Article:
final destination.

   Option Length

      8-bit unsigned integer.  The length of the option in octets
      (excluding the Option Type and Option Length fields).  The value
      MUST be greater than 0.

   SRO Param

      8-bit identifier indicating Scenic Routing parameters encoded as a
      bit string.

                             +-+-+-+-+-+-+-+-+
                             | SR A W AA X Y |
                             +-+-+-+-+-+-+-+-+

                   Figure 3: SRO Param Bit String Layout

      The highest-order two bits (SR) define the urgency of Scenic
      Routing:

         00 - Scenic Routing MUST NOT be used for this packet.

         01 - Scenic Routing MIGHT be used for this packet.

         10 - Scenic Routing SHOULD be used for this packet.

         11 - Scenic Routing MUST be used for this packet.

      The following BIT (A) defines if Avian IP Carriers should be used:

         0 - Don't use Avian IP Carrier links (maybe the packet is
             afraid of pigeons).

         1 - Avian IP Carrier links may be used.

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      The following BIT (W) defines if wireless links should be used:

         0 - Don't use wireless links (maybe the packet is afraid of
             radiation).

         1 - Wireless links may be used.

      The following two bits (AA) define the affinity for link types:

         00 - No affinity.

         01 - Avian IP Carriers SHOULD be preferred.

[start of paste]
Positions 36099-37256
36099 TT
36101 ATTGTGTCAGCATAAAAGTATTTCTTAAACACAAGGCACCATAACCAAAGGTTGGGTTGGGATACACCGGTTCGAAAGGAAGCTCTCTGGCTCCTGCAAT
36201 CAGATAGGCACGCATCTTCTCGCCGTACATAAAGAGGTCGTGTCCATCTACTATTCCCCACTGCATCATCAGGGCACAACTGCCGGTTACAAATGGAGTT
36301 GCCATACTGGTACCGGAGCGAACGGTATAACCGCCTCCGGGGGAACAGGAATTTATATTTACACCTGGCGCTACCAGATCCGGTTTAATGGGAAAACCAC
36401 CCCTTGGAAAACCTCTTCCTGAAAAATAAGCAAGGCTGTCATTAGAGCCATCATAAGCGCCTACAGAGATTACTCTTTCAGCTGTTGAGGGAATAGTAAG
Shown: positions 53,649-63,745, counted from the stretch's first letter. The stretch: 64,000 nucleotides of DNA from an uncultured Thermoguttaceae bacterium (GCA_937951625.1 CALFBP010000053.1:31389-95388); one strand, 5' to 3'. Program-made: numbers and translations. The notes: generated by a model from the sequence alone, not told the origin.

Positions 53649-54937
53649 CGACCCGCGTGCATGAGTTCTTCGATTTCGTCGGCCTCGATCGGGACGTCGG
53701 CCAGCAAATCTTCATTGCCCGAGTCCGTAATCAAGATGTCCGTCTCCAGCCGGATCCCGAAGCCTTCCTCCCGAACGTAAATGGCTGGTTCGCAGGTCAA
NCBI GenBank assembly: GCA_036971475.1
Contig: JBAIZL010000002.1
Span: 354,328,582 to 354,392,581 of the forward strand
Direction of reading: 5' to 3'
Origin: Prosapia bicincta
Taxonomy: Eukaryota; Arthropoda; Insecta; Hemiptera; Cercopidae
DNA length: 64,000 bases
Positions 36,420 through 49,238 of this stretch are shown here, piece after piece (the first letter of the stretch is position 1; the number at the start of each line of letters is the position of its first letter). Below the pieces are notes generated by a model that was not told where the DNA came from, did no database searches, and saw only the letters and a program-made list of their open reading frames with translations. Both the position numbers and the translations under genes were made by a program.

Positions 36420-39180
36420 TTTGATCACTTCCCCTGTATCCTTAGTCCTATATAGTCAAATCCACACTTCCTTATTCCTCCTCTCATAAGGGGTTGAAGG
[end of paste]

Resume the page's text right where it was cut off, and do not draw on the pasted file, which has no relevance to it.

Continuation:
10 - Wireless links SHOULD be preferred.

         11 - RESERVED

      The lowest-order two bits (XY) are currently unused and reserved
      for future use.

3.  Implications

3.1.  Routing Implications

   If Scenic Routing is requested for a packet, the path with the known
   longest Avian IP Carrier and/or wireless portion MUST be used.

   Backbone operators who desire to be fully compliant with Scenic
   Routing MAY WISH TO -- well, they SHOULD -- have separate MPLS paths
   ready that provide the most fresh-air time for a given path and are
   to be used when Scenic Routing is requested by a packet.  If such a
   path exists, the path MUST be used in favor of any other path, even
   if another path is considered cheaper according to the path costs
   used regularly, without taking Scenic Routing into account.

3.2.  Implications for Hosts

   Host systems implementing this option of receiving packets with
   Scenic Routing requested MUST honor this request and MUST activate
   Scenic Routing for any packets sent back to the originating host for
   the current connection.

   If Scenic Routing is requested for connections of local origin, the
   host MUST obey the request and route the packet(s) over a wireless
   link or use Avian IP Carriers (if available and as requested within
   the SRO Params).

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   System administrators MIGHT want to configure sensible default
   parameters for Scenic Routing, when Scenic Routing has been widely
   adopted by operating systems.  System administrators SHOULD deploy
   Scenic Routing information where applicable.

3.3.  Proxy Servers

   If a host is running a proxy server or any other packet-relaying
   application, an application implementing Scenic Routing MUST set the
   same SRO Params on the outgoing packet as seen on the incoming
   packet.

   Developers SHOULD CONSIDER Scenic Routing when designing and
   implementing any network service.

4.  Security Considerations